Business news is complicated, so mistakes happen. But there is no excuse for “fixing” the problem with an indecipherable correction.
That’s what happened after a late-December piece in the Las Vegas Review-Journal. A reporter rewrote a convoluted gambling-investigation story that had appeared a couple of days earlier in the Newark, New Jersey, Star-Ledger. In the course of describing the earlier story, about an on-going and ever-more-complicated investigation by New Jersey officials into a controversial MGM gambling partnership, the Vegas reporter got it all wrong. Then a pair of corrections published by the Review-Journal in late December and early January compounded the confusion.
Our main gripe here is with that pair of corrections. As far as the story itself goes: we don’t love rewrites, especially rewrites gone wrong. But the reporter has done solid work on shady gambling deals in the past, and presumably will continue to do so in the future. Yes, he made factual mistakes with this piece, but that alone would not have warranted our attention. Reporters make mistakes all the time in the pressures of daily journalism. But after reading the opaque correction, we still weren’t sure what the right story was. This is inexcusable.
A representative of the paper’s legal department refused to comment, so we’ll examine the correction on our own.
The news event here is another chapter in The Audit’s favorite gambling saga: New Jersey’s investigation into MGM’s casino partnership in Macau with international casino player Pansy Ho. The New Jersey Division of Gaming Enforcement has been investigating this partnership for three years, and the outcome will determine whether MGM gets a casino license for a $5 billion project in New Jersey. State officials there are attempting to discern whether Pansy Ho’s ties to her billionaire father, Stanley Ho—who is reported to have connections to organized crime—are strong enough to warrant a license denial to MGM.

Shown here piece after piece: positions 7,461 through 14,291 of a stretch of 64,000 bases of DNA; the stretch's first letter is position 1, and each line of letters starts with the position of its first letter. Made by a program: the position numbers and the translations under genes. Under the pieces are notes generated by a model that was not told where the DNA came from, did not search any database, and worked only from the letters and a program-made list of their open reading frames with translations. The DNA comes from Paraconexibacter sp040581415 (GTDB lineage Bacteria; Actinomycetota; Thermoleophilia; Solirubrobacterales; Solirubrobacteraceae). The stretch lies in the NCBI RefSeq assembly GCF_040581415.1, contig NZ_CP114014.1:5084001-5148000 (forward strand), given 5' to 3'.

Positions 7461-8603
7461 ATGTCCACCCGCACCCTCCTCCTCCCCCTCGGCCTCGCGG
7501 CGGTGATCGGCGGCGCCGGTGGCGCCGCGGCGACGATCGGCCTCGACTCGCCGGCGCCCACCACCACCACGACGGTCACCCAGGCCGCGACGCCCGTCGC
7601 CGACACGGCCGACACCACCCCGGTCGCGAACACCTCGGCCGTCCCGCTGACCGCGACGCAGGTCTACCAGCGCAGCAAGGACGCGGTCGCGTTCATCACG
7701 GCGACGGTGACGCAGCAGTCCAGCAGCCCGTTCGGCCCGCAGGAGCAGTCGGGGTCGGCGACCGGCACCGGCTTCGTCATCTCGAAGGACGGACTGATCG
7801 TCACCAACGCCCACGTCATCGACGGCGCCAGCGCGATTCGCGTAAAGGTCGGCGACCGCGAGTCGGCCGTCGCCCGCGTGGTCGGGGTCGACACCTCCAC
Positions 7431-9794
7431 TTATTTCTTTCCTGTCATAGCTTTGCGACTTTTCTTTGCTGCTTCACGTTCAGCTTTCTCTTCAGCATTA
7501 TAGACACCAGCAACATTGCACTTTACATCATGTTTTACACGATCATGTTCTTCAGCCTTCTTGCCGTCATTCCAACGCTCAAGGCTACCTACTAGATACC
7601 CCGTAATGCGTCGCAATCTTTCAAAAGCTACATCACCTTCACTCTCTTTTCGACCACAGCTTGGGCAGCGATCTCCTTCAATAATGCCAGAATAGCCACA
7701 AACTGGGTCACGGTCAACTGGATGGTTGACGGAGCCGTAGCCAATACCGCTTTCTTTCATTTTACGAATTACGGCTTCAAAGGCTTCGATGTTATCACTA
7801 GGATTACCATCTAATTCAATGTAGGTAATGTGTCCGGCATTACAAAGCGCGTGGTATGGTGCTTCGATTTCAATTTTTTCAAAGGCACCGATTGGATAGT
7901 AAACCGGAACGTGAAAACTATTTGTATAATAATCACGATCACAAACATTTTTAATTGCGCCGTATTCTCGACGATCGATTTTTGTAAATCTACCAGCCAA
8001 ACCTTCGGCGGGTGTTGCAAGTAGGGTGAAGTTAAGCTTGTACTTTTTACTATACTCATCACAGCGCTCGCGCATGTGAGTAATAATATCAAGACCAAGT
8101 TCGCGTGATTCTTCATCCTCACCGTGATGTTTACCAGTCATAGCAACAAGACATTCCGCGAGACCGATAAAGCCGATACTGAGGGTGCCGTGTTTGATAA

This is the third time we have written about the New Jersey investigation, which seems to breed journalistic slip-ups.
The specific issue at hand involves a possible conflict-of-interest within the New Jersey Division of Gaming Enforcement. Star-Ledger reporter Judy DeHaven wrote December 27 that:
The division has come under scrutiny because four of its investigators have been freelancing for a South Jersey casino consulting firm, Spectrum Gaming, which conducted its own investigation of the Hos and wrote a report detailing allegations of links between Stanley Ho and Chinese “triads” and raising questions about Pansy Ho’s independence from her father.
For those who aren’t familiar with the details of the story: DeHaven is essentially saying that the possible conflict of interest arose because investigators from the New Jersey Division of Gaming Enforcement had been freelancing for a consulting firm that had previously written a report critical of Ho and her father. The nuances of DeHaven’s sentence become clear when we read its distortion in Review-Journal article headlined “Gaming officials built dossiers”:
New Jersey gaming investigators moonlighting for a consulting firm compiled the information for two explosive investigative dossiers leaked online earlier this year about MGM Mirage’s Macau business partner Pansy Ho and her father, Stanley Ho, a report from a New Jersey newspaper revealed this week.
The problem is that the Star-Ledger didn’t report this. It reported that New Jersey investigators freelanced for Spectrum, and that Spectrum had written a report on the Hos. The Review-Journal piece wrongly connected these two pieces of information, making the assumption that the New Jersey investigators had worked on the Spectrum report.
The New Jersey Division of Gaming Enforcement is indeed walking a fine line here, especially because Spectrum had compiled the critical report for a competitor of MGM, Las Vegas Sands. But here is what DeHaven wrote about that:
All four of the division investigators received written approval from their division director before accepting work from Spectrum, as required by state rules, said Peter Aseltine, spokesman for the attorney general. And the founder of Spectrum, Fred Gushin, a former assistant division director and former New Jersey assistant attorney general, said none of their work for his firm overlapped with their duties at the division, including the Macau investigation.
Essentially, the Las Vegas Review-Journal presented the relationship between Spectrum and the New Jersey Division of Gaming Enforcement as more questionable than the Star-Ledger reported it to be—without presenting evidence beyond the Star-Ledger story.